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-The Hidden Origins of the World Civilizations-

-Metsamor Civilization and Kar Hunge-

Written by Grigor Hakobyan (webmaster)


Through out the last two hundred years, hundreds of world scholars have spent thousands of hours of in-depth scholastic research, in their pursuits to identify the unique birthplace of the world civilizations;The birthplace of the first human intelligence in the world.

From the Siberian mountains of Ural to the Sub-Saharan Africa, from the Sub-Tropical jungles of Peru to the warm shores of the Mediterranean/Adriatic, from the highest tops of the Himalayas to the soaring twins of the Mt. Ararat, the beginning of the first human civilization have been pre-supposed. But the highly sophisticated archaic ruins of the Mestamor, lying at the heart of the Armenian Highland emerged to be the most likely of them all.

Extensive archeological finds of obsidian instruments roughly fashioned by the primitive man indicate ancient human settlements in Armenia, dating back to the Old Stone Age (Abbevillian culture) and further onwards. Thus, the archaic history of the human race begins to unravel in Armenia, dating back to 500,000 years ago.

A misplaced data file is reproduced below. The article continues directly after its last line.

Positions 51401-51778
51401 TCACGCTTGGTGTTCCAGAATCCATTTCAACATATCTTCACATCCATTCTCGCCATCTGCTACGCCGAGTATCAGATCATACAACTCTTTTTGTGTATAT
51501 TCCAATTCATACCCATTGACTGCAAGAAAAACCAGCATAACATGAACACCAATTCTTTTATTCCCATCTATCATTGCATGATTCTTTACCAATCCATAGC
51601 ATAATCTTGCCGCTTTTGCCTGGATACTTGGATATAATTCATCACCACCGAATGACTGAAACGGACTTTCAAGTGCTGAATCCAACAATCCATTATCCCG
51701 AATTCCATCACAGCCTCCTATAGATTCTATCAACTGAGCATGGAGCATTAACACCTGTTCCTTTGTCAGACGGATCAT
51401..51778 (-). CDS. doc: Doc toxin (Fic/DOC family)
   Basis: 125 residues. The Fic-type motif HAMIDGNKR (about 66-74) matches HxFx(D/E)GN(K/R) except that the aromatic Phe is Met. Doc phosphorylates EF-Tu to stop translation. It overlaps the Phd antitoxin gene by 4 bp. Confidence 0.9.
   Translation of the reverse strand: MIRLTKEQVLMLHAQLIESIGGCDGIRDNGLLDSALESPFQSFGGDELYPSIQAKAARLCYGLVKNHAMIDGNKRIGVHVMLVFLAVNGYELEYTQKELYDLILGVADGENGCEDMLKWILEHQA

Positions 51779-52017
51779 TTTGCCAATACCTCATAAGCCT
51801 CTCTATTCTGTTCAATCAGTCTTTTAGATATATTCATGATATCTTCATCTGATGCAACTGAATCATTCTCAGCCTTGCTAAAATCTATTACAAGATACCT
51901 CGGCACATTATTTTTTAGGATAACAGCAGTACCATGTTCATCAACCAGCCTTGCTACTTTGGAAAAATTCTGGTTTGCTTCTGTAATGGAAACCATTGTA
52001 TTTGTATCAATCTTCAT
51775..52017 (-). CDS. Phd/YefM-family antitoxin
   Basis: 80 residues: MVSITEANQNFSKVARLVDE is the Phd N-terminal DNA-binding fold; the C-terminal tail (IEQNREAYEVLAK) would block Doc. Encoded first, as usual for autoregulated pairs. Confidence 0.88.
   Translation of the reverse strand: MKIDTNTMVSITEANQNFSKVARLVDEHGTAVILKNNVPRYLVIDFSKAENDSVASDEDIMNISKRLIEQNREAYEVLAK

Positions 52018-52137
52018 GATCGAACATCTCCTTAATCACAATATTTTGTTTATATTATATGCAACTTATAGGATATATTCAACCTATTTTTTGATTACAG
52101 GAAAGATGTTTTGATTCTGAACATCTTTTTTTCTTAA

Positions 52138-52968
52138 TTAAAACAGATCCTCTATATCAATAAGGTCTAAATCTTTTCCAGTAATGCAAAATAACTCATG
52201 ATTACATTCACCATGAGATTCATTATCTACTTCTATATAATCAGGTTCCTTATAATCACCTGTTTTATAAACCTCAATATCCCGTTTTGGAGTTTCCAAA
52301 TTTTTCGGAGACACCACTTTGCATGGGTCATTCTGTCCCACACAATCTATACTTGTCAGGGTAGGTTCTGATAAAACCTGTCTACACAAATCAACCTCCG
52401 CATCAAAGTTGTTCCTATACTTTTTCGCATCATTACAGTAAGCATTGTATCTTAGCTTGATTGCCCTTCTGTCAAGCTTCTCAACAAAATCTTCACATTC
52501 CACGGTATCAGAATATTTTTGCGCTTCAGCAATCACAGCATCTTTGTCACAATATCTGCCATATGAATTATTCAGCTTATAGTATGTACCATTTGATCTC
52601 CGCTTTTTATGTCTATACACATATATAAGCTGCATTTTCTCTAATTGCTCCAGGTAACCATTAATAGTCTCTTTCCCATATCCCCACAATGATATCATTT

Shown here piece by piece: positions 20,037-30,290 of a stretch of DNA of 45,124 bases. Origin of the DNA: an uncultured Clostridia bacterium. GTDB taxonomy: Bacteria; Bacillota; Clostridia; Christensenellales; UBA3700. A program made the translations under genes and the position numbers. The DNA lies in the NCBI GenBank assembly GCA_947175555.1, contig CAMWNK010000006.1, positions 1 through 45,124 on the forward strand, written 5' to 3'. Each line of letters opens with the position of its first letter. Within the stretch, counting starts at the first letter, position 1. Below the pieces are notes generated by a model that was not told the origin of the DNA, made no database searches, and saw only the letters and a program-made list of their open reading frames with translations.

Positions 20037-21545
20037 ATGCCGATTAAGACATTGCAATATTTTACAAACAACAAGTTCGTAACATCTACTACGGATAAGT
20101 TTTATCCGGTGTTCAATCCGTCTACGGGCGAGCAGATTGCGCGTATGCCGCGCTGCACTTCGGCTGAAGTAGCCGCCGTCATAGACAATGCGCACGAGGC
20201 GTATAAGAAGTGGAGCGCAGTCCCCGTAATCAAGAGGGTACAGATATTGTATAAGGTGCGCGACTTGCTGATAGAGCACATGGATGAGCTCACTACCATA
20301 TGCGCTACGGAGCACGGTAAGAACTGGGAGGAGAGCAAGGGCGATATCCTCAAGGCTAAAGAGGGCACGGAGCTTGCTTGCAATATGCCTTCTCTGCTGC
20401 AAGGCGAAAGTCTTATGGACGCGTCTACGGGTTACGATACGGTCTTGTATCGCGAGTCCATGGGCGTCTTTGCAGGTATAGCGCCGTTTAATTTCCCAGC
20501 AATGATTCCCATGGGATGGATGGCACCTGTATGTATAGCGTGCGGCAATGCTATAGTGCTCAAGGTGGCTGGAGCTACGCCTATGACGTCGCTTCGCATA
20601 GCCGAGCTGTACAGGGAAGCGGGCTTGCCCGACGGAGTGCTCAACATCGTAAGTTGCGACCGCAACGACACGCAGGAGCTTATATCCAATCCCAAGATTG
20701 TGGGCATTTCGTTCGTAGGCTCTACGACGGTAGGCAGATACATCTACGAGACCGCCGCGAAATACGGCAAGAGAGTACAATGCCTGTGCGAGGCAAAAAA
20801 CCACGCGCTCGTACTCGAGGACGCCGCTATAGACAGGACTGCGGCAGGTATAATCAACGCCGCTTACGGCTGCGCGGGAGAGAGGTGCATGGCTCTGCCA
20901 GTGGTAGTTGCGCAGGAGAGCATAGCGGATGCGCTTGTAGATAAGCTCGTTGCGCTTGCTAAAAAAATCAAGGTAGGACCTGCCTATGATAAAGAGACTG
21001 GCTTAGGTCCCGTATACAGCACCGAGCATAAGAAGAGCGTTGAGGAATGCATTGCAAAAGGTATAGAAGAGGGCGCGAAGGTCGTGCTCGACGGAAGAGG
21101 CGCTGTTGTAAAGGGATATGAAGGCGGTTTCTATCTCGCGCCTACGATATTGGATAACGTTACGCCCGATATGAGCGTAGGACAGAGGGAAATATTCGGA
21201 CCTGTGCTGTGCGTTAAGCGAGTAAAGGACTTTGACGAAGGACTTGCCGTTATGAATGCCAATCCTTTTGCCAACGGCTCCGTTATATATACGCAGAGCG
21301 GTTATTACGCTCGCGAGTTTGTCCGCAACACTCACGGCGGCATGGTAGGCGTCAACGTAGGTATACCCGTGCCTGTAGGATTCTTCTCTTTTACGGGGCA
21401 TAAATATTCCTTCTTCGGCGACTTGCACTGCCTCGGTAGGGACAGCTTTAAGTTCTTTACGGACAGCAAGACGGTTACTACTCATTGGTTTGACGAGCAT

The earliest civilization that has been found in Armenia, and is believed to be the first in the world is the Metsamor Civilization, which is dating back to around 5,000 BCE. The ancient capital of the Metsamor kingdom is located on the area of 26 acres, which consists of a cyclopic stonewalls, citadel within them and a vast cosmic observatory. The fortress of Metsamor is further enhanced by a large series of oval shaped dwellings along with adjacent buildings and an underground tunnels.

The "heavenly" knowledge of metal processing thought to be received from the pre-deluvial "gods" of the ancients was the most sophisticated of its kind ever found to be of that time period. Metsamor was known to have processed a high-grade gold, copper, and various types of bronze, strychnine, manganese, zinc, mercury and iron. Metal goods made in the Metsamor were highly valued and widely known by its surrounding cultures, stretching out as far as Central Asia, Chine, India and Egypt.

Around 11BCE, Metsamor city-capital grew to occupy 247 acres of land, extending itself up to the Lake Akna. Some 500 m. southwest of the citadel, archeologists have found another stretch of land, about 247 acres big, hosting ancient dwellings enough to accommodate about 75, 000 people. A city of such size rivaled any those of the archaic world.

Another swat of land, around 200 acres big, located next to the city constitutes to be the main burial ground of the archaic Metsmorians, where archeologists have managed to retrieve the remnants of 30, 000 people. Very interesting commonality with the Egyptians that Metsamorians had was to burry the rich and noble people separately, just like the Valley of the Kings in Egypt. However, such distinction have helped to avoid grave robbers, thus providing scholars with a significant amount of information into the traditions and burial rights of the deceased on their way to the afterlife.